THIS & THAT

Chances are you have heard the tale of Rip Van Winkle. Not in my wildest imagination, did I think I would pull a Rip Van Winkle during the stretch run of the spring sports season!

My heart played tricks with me, as my pump reacted 24 years after I had 57 radiation treatments to win a battle with Hodgkins Disease. Here’s hoping this column returns today without interruption for the foreseeable future.

The biggest story during my absence was certainly the repeat championships of the Bellows Falls Terriers track teams. Coach Tim Eno usually tells us each year if his team has a chance. As the calendar moves deep into May, Eno’s enthusiasm usually rises and Eno works the numbers this way and that way to determine how he think points will be tallied in the Vermont State Division III meet.

This year, the Terrier boys won their sixth straight state championship and Bellows Falls has captured eight titles in Eno’s tenure. The Bellows Falls girls’ title was their third in a row and their fifth in Coach Eno’s time in the head coach position. Both of the Bellows Falls girls’ previous titles were won at the Division II level.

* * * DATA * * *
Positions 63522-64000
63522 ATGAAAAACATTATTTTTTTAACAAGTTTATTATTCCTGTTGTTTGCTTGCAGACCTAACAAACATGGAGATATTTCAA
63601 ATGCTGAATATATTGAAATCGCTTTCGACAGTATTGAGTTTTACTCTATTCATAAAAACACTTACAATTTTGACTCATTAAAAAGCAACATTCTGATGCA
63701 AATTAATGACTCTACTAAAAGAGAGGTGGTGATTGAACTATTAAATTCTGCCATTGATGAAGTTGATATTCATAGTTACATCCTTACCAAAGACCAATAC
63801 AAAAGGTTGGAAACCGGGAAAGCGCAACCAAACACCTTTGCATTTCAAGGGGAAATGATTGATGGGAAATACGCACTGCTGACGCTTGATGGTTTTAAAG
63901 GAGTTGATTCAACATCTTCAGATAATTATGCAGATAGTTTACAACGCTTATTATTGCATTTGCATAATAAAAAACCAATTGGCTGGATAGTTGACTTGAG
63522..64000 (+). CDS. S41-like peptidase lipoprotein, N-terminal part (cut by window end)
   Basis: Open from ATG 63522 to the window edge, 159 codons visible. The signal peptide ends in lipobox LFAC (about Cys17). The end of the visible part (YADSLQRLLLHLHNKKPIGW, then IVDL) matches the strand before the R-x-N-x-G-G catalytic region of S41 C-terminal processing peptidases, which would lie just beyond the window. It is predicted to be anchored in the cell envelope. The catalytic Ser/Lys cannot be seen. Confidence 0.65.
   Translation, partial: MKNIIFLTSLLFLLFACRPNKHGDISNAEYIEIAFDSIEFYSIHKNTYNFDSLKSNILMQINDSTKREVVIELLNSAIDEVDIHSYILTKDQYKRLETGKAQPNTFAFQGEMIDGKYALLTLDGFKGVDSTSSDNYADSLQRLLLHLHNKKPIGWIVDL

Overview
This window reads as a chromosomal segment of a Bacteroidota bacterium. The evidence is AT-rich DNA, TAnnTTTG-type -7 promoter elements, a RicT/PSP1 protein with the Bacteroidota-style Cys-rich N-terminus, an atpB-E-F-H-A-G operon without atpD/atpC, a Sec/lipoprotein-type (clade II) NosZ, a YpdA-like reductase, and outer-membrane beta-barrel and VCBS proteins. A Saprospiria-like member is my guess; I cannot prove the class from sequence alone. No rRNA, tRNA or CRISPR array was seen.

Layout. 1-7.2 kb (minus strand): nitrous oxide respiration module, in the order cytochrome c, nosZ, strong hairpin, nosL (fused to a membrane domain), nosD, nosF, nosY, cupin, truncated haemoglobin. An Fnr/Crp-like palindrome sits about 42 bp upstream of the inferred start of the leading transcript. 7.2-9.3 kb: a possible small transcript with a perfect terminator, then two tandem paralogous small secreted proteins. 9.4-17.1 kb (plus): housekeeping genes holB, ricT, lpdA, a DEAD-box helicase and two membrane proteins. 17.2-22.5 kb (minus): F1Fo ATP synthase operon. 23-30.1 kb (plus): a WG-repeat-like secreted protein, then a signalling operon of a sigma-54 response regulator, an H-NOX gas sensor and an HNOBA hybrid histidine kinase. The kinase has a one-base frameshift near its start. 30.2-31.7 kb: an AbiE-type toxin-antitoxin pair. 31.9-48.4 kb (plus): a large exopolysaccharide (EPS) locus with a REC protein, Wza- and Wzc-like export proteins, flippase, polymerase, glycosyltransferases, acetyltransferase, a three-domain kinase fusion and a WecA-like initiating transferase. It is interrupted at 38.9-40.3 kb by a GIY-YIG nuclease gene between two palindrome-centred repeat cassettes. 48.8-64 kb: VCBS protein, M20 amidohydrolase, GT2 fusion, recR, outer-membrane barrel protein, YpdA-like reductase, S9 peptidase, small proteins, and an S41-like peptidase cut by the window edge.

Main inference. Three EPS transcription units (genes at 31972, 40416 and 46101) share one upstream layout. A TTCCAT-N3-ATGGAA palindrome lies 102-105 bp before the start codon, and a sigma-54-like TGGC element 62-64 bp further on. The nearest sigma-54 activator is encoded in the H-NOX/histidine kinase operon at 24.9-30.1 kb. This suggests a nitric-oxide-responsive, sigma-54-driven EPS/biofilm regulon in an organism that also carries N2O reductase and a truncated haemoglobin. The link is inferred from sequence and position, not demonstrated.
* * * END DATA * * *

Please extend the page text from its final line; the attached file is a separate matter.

Eno and the school administration have applied to petition up to Division II competition for next season. They have all their ducks in a row and it looks like they will be accepted. We spoke to Bob Johnson of the Vermont Principals Association and he expected BF would be notified about their placement by the end of the month.

There are people (fans) who say, “Why didn’t Bellows Falls move up long ago?” When they have won so often, that is easy to say, but wait just a moment…

track
Teamwork is front and center stage as Drew Elliott passes the baton to Gabe Hakimogu. Photo by Doug MacPhee.

Track is a sport that basically has a limited number of schools that have full squads. Good news is, over the past decade more and more smaller schools have sponsored teams, allowing division IV to officially list 22 teams – more than in any other sport. However, only a fraction of those teams carry much of a roster.

Believe it or not, enrollment figures don’t even place Bellows Falls near the top of Division III. The Bellows Falls 166 girls and 164 boys place them smack dab in the middle of the current Division III alignment in Track and Field. Thus, in reality, there shows how their achievements should be judged and they should be extremely proud of what they have accomplished.